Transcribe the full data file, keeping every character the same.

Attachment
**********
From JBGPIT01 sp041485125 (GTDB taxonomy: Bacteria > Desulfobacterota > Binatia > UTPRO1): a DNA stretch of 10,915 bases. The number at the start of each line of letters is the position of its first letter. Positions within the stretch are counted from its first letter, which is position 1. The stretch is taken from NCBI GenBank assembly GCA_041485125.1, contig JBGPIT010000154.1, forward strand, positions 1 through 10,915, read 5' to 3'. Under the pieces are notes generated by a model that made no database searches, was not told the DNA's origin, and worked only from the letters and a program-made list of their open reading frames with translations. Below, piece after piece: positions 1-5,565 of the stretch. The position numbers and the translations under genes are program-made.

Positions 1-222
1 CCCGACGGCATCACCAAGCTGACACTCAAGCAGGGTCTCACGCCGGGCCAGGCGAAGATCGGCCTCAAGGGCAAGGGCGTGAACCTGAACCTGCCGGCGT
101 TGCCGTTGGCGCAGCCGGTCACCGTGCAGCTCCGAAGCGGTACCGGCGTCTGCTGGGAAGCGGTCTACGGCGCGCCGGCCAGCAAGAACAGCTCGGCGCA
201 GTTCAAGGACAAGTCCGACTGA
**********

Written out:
From JBGPIT01 sp041485125 (GTDB taxonomy: Bacteria > Desulfobacterota > Binatia > UTPRO1): a DNA stretch of 10,915 bases. The number at the start of each line of letters is the position of its first letter. Positions within the stretch are counted from its first letter, which is position 1. The stretch is taken from NCBI GenBank assembly GCA_041485125.1, contig JBGPIT010000154.1, forward strand, positions 1 through 10,915, read 5' to 3'. Under the pieces are notes generated by a model that made no database searches, was not told the DNA's origin, and worked only from the letters and a program-made list of their open reading frames with translations. Below, piece after piece: positions 1-5,565 of the stretch. The position numbers and the translations under genes are program-made.

Positions 1-222
1 CCCGACGGCATCACCAAGCTGACACTCAAGCAGGGTCTCACGCCGGGCCAGGCGAAGATCGGCCTCAAGGGCAAGGGCGTGAACCTGAACCTGCCGGCGT
101 TGCCGTTGGCGCAGCCGGTCACCGTGCAGCTCCGAAGCGGTACCGGCGTCTGCTGGGAAGCGGTCTACGGCGCGCCGGCCAGCAAGAACAGCTCGGCGCA
201 GTTCAAGGACAAGTCCGACTGA